Our bodies crave movement and all of our habitual patterns — sitting, driving, typing at a computer, texting — have an effect on our bodies. We were not designed to sit in chairs for hours on end. It’s important to break free of and counterbalance these ongoing tendencies.

Suffering from tightness in the upper back, neck, shoulders, and chest is increasingly common. The following stretches offer your body a chance to move, and they offer your mind a chance to recharge, too. The two stretches incorporate resistance flexibility and traditional Chinese medicine and are intended to help release the unnecessary stress and tension in the body.

Just as an acupuncturist would use needles on these meridians to clear blockages of energy, these stretches are on the large intestine and lung meridian lines and will help increase the mobility and decrease the tightness in this region of the body.

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Standing tall, reach your arms straight out in front of you, shoulder height. Cross your right elbow over your left and then bend your arms at your elbows so that your forearms are in front of your face. Press the palms of your hands into one another and then press your forearms into one another as well.

Keep resisting your right arm into your left and your left arm into your right as you invite in the movement: move your elbows up and down, reach your forearms away from your body and then back in toward it, or try making circles with your elbows. Explore the movement, essentially massaging the shoulders and neck. Release your arms and start over, but with the left arm on top. Take a moment between the two sides to observe if you feel any effects of the active stretch.

This dynamic eagle-arms stretch will release tension through the neck and shoulders. The psychological impact can be profound as well. As you release the bind of the arms, pay attention and notice whether you feel an increased sense of serenity and ambition.

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Start standing about an arm’s length away from te wall. Place your left hand on the wall at about shoulder height. Keep your hand on the wall, but rotate your body so that you’re now facing the right. Then, press your left hand into the wall as you walk forward and toward the wall. Return to the starting position and repeat at least five times. Maintain an active level of resistance by dynamically pressing into the wall as you feel the stretch across the front of your chest, arm, forearm, and hand. Repeat on the right side.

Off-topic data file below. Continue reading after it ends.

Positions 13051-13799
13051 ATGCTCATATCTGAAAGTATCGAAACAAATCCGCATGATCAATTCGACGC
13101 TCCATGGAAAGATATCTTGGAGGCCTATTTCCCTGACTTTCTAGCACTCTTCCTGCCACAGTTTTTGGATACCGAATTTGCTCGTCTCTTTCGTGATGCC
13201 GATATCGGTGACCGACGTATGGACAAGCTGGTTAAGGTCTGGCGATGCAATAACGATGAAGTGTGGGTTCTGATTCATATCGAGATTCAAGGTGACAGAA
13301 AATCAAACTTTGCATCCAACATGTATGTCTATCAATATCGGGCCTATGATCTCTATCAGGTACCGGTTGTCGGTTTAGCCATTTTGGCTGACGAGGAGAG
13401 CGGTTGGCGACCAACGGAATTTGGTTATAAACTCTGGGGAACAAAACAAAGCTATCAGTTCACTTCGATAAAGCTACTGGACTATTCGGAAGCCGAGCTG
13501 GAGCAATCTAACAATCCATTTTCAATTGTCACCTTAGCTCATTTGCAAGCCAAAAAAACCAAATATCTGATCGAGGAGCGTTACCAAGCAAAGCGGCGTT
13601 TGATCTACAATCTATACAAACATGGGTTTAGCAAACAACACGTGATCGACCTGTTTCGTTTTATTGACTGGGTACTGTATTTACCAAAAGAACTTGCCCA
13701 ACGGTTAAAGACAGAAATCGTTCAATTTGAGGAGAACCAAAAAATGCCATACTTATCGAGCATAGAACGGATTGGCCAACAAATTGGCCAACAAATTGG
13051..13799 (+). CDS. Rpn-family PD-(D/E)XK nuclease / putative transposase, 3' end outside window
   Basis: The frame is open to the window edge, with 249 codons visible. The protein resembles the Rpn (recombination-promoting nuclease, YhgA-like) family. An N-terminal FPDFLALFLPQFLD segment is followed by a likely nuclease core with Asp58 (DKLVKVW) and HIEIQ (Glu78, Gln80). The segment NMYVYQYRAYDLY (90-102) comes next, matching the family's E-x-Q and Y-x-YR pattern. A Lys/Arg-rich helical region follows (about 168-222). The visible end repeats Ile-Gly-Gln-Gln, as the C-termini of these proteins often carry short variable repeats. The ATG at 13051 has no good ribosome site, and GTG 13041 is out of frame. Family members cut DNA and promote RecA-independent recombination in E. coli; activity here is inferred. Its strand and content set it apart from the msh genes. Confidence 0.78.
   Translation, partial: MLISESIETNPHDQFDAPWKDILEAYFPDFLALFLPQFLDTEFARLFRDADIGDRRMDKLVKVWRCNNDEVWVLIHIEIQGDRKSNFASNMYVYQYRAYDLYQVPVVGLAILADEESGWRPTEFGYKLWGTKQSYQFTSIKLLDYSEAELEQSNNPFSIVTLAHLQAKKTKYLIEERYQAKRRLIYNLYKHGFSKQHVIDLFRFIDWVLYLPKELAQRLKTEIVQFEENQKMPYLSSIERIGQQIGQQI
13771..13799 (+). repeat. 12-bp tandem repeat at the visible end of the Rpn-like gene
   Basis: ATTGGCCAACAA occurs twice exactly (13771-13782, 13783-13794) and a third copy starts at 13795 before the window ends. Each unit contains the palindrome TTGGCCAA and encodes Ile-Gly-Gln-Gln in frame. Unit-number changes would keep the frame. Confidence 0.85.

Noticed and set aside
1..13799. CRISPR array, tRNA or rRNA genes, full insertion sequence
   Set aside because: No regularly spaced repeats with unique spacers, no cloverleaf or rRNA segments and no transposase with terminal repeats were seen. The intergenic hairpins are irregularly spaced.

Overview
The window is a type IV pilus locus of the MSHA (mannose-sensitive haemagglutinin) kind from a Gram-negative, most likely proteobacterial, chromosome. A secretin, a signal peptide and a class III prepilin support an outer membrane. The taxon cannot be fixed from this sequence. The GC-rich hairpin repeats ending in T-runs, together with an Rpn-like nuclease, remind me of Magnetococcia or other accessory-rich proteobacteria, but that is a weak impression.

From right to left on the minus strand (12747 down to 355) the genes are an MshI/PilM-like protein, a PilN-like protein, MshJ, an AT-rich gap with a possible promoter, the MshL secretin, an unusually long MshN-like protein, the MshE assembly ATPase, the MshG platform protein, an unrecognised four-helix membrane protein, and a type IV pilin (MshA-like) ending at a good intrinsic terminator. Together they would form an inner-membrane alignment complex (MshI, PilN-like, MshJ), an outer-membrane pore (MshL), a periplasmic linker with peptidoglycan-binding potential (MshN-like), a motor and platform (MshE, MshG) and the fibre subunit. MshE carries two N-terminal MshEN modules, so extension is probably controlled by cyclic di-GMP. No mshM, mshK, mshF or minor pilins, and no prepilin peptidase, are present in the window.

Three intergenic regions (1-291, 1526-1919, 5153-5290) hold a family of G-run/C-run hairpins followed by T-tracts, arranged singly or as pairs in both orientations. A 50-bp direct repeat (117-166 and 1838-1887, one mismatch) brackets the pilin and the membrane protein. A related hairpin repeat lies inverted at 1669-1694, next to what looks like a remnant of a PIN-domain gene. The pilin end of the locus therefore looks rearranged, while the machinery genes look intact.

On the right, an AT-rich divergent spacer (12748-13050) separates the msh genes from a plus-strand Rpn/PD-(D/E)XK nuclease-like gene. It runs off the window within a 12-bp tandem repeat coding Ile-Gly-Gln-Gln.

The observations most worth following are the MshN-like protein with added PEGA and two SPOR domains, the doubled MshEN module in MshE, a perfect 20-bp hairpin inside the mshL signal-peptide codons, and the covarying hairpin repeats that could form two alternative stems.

Take a moment in between sides to feel for any effects of the movement. This stretch releases physical tension through the front body/chest, but it also improves the health of your lungs, enhances the overall oxygenation of the body, and increases endurance.

Resistance flexibility teaches us that these two stretches balance one another because the large intestine and lung meridian lines balance each other in Chinese medicine. As a result, these two stretches directly affect one another. Similarly, these muscle groups are considered agonist and antagonist of one another. So stretching both the front and back body in this way will lead to increased abilities for these muscle groups to both lengthen and shorten.

The benefit of these simple, active stretches is more than just physical. We have bodies, and our bodies are the tremendously complex, informative, and ever-changing containers in which we live. We are physical beings, but we are also emotional beings, psychological beings, and spiritual beings. All of these different worlds simultaneously exist within us, and all four worlds combine and interact to create our entire SELF. Through the exploration of movement and through these types of dynamic, resistant stretches, we are discovering what it means to connect, what it means to awaken all the different pieces of the whole.

So, the next time you find yourself sitting hunched over in front of a screen for a long period of time … take a quick stretch break.

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